Anandapala, the old king had advanced onto the field leading a contingent of the emperor’s men. But suddenly, the elephant that bore him went berserk. The loyal soldiers were caught in its frenzy – head down, the beast charged at its own men, driven mad by the fighting and chaos that surrounded it. Men were trampled, horses reared and could not be calmed, and all about the old king, men perished in the thousands. This was it. With a great cry, the Muslims rushed forward into the heart of the Hindu army that was thrown into mayhem.

It was a slaughterhouse. The princes’ armies were utterly disbanded and they retreated, breaking their lines, and losing their advantage. For two days and nights, they were pursued, and broken down in their little pockets. The rout was complete. He was the master of Punjab, and the gates to the greatest treasure house in the world had been unlocked.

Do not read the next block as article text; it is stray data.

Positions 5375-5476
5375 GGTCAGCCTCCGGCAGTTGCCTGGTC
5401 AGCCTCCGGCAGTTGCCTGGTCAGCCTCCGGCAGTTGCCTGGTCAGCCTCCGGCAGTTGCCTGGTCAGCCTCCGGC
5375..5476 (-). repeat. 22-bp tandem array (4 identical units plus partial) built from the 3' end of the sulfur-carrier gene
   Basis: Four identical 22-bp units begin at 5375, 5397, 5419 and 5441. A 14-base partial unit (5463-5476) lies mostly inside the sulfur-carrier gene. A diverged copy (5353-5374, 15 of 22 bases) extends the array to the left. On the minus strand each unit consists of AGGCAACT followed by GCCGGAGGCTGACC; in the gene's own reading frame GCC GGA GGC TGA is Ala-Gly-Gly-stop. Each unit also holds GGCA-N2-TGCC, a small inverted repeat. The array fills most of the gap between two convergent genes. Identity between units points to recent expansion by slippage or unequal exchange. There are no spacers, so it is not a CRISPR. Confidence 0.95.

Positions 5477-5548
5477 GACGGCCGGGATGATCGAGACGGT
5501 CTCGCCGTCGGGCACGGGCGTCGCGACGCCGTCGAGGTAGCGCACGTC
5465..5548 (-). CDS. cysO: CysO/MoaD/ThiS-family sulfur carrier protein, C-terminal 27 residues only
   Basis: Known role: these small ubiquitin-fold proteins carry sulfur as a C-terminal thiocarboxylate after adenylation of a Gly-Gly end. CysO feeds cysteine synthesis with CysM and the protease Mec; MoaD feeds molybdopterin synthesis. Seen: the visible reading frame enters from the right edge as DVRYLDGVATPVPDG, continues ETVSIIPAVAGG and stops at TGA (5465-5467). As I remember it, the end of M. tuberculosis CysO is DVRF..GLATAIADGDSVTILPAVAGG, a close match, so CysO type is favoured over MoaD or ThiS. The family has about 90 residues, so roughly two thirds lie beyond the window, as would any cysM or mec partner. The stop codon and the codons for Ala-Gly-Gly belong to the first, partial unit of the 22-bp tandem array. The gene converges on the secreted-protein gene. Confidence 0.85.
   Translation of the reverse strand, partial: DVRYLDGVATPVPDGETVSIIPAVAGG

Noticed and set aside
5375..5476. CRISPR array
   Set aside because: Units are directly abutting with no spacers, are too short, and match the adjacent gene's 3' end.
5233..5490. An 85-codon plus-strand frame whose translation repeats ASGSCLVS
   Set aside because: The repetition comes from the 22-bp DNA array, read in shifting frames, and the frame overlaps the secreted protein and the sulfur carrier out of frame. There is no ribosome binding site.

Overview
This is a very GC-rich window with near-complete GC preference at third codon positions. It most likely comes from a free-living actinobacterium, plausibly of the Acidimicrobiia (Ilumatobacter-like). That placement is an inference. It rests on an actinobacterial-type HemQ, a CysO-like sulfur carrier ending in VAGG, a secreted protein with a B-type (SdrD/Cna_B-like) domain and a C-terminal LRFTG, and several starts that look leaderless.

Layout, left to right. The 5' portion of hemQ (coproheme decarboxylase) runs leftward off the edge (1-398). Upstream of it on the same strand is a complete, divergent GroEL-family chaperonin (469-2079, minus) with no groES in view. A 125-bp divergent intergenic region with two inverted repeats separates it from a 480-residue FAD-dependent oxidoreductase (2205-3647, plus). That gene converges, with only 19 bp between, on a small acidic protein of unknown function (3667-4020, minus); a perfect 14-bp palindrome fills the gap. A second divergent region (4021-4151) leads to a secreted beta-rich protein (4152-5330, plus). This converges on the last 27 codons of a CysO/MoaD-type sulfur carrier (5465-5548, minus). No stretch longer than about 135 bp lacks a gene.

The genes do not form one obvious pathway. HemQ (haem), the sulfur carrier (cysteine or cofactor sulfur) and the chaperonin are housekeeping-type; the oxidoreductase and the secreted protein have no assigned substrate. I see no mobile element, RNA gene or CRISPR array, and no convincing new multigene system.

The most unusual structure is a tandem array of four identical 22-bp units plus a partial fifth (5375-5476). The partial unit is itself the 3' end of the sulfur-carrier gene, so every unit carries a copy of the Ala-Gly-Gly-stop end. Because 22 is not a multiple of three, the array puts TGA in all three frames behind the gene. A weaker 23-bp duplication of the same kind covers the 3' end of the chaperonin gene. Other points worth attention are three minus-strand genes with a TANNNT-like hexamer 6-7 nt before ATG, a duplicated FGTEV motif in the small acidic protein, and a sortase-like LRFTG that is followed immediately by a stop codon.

Prologue : The kindling of a fire

A story inspired by a conversation with the knowledgeable Maitrey Deshpande. Many thanks, kind sir.

Greed.

A fundamental human emotion. And for some, a driving force, a desire to quench a never ending thirst.

Many believed he would spread the word of the Prophet. He couldn’t care less. The very thought of untold treasures in the temples brought a gleam in his eyes, a spring in his step. But propaganda would help, definitely. Why must he stand in the way of the fanatics, while they were singing his praises in the same breath as that of Allah ? There would be no objection on the part of the Caliph, and not so much as a whimper from the priests. They would throw all their weight behind him, if only he could carry out the missionary work they desired. Maybe they would mistake that gold-lust in his eyes for religious fanaticism. Maybe. He could only hope. Never pray. Just hope, and plan. Plan for the worst.

Basilica cannon